Hurricanes are giant tropical storms that produce heavy rainfall and super-strong winds.
Hurricanes form over warm ocean waters near the equator. The warm, moist air above the ocean surface rises, causing air from surrounding areas to be 'sucked' in. This 'new' air then becomes warm and moist, and rises, too, beginning a continuous cycle that forms clouds. The clouds then rotate with the spin of the Earth. If there is enough warm water to feed the storm, a hurricane forms!
Hurricanes rotate around a circular centre called the 'eye', where it is generally calm with no clouds. Surrounding the eye is the eye wall - the most dangerous part of the hurricane with the strongest winds, thickest clouds and heaviest rain!
Most hurricanes occur harmlessly out at sea. However, when they move towards land they can be incredibly dangerous and cause serious damage.
The strong spiralling winds of a hurricane can reach speeds of up to 320kmph - strong enough to rip up entire trees and destroy buildings!
The scientific name for a hurricane is a tropical cyclone. Tropical cyclones go by different names in different places. In North America and the Caribbean they are called "hurricanes", in the Indian Ocean they are called "cyclones", and in Southeast Asia they are called "typhoons."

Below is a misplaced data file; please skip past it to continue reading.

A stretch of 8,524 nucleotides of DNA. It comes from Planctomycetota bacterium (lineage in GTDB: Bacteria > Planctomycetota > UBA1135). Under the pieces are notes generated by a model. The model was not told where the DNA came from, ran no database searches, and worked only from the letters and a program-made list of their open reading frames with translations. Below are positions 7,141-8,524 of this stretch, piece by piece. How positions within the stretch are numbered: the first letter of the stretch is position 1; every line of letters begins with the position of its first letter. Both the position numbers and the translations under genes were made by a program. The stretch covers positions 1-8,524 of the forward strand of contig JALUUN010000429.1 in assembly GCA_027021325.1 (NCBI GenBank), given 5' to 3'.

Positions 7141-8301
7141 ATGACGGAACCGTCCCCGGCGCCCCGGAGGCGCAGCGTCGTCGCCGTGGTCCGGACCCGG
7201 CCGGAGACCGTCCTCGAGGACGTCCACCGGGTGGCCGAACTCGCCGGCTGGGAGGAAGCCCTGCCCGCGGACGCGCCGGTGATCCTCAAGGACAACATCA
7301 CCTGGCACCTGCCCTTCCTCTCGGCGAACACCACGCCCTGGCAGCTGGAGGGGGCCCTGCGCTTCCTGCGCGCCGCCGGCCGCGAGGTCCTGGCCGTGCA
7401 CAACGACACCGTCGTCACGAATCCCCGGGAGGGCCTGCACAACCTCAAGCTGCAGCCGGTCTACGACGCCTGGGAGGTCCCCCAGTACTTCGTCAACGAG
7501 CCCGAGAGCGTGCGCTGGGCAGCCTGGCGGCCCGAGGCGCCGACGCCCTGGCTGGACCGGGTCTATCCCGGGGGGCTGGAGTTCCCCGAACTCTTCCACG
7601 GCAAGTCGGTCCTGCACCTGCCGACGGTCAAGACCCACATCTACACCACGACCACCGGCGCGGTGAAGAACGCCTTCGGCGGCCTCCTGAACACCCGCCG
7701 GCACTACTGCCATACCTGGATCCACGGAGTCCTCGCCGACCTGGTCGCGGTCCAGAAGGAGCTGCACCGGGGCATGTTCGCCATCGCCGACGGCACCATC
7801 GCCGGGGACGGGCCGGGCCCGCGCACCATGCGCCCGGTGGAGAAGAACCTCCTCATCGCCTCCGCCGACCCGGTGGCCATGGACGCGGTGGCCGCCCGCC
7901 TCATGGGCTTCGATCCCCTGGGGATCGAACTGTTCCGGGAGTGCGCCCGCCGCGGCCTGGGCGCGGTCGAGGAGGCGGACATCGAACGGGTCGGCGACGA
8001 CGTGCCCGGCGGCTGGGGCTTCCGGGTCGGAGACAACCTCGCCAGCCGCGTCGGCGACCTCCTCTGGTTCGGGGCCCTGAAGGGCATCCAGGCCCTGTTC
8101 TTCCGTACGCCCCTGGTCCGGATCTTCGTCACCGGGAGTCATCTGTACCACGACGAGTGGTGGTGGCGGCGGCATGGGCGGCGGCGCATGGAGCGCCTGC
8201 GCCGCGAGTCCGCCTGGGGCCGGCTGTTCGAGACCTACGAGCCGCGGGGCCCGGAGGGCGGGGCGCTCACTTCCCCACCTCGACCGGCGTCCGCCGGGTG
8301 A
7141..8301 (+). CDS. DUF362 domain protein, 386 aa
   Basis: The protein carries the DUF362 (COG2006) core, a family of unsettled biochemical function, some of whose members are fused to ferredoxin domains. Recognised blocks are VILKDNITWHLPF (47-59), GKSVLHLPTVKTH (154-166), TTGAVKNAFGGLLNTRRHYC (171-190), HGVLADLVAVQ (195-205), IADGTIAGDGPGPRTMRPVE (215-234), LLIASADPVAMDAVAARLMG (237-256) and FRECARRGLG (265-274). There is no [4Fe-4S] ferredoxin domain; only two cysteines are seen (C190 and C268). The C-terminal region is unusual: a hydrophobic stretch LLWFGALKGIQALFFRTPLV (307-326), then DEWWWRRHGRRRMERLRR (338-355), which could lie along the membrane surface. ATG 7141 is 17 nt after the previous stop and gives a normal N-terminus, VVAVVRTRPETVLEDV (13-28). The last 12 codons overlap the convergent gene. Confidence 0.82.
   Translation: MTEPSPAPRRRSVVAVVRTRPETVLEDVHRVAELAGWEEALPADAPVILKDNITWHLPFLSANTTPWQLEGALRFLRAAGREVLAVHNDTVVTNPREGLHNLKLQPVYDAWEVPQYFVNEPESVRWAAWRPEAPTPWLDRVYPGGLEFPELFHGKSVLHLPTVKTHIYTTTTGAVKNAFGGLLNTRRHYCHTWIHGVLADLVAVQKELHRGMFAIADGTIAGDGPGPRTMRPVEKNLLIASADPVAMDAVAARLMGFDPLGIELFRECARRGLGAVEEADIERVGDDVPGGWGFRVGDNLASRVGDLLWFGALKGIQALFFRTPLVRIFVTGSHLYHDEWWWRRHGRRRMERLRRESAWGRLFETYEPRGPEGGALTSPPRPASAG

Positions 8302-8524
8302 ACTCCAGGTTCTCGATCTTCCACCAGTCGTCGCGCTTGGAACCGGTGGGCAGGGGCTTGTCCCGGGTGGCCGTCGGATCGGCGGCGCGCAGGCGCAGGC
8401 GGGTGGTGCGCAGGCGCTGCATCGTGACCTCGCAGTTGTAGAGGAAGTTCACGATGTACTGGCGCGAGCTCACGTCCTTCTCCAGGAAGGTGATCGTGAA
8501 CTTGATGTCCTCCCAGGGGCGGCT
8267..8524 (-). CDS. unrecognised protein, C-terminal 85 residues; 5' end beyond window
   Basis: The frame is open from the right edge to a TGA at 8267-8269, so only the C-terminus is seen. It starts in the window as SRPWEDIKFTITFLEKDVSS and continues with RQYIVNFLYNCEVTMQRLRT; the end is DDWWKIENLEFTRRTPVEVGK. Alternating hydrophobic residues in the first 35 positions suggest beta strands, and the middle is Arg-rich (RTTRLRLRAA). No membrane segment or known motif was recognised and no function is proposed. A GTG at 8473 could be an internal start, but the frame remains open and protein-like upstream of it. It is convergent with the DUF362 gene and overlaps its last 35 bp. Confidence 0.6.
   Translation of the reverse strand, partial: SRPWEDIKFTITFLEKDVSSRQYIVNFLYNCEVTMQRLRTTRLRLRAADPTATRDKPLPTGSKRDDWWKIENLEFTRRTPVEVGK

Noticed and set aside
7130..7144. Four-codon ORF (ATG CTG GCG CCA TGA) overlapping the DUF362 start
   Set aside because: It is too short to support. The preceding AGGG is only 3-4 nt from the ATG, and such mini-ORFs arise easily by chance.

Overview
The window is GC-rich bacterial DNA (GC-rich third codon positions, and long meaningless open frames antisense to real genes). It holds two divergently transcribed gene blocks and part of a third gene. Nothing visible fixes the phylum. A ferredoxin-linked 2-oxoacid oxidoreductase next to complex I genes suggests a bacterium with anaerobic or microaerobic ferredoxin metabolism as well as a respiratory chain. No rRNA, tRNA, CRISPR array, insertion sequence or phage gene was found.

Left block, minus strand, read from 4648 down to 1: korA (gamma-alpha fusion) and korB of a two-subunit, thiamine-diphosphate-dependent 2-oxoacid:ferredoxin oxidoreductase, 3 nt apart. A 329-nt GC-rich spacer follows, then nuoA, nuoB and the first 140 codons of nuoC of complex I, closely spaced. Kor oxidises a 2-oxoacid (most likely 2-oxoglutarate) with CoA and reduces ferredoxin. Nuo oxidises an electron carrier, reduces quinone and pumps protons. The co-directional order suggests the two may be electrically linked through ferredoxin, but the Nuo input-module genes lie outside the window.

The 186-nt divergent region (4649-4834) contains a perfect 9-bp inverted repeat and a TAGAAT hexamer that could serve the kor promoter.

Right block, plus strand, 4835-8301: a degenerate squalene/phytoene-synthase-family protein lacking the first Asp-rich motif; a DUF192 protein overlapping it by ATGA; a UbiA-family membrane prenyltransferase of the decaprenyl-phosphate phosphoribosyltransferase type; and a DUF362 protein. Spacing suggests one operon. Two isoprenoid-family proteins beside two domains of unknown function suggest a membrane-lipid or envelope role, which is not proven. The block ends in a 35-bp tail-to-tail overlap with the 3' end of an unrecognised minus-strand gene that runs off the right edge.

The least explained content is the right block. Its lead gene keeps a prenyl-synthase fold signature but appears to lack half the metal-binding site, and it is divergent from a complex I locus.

In the southern hemisphere, hurricanes rotate in a clockwise direction, and in the northern hemisphere they rotate in an anti-clockwise direction. This is due to what's called the Coriolis Force, produced by the Earth's rotation.
When a hurricane reaches land it often produces a 'storm surge'. This is when the high winds drive the sea toward the shore, causing water levels to rise and creating large crashing waves. Storm surges can reach 6m high and extend to over 150km! Hurricanes also cause damage with high speed winds that can blow down trees and damage homes. Many hurricanes can develop several small tornados as well.
The largest hurricane on record is Typhoon Tip, which occurred in 1979 in the northwest Pacific. With a diameter of around 2 220km, it was nearly half the size of the United States!
Hurricanes that form in the Caribbean and the Atlantic Ocean occur between June 1st and November 30th each year. This is called hurricane season.
Hurricanes are given names by the World Meteorological Organisation (WMO) so that they can be distinguished. Each year, tropical storms are named in alphabetical order according to a list produced by the WMO. That name stays with the storm if it develops into a hurricane. The names can only be repeated after six years.
DURING A HURRICANE WATCH
A hurricane watch is issued when there is a threat of hurricane conditions within 24-36 hours.
Listen to a battery-operated radio or television for hurricane progress reports.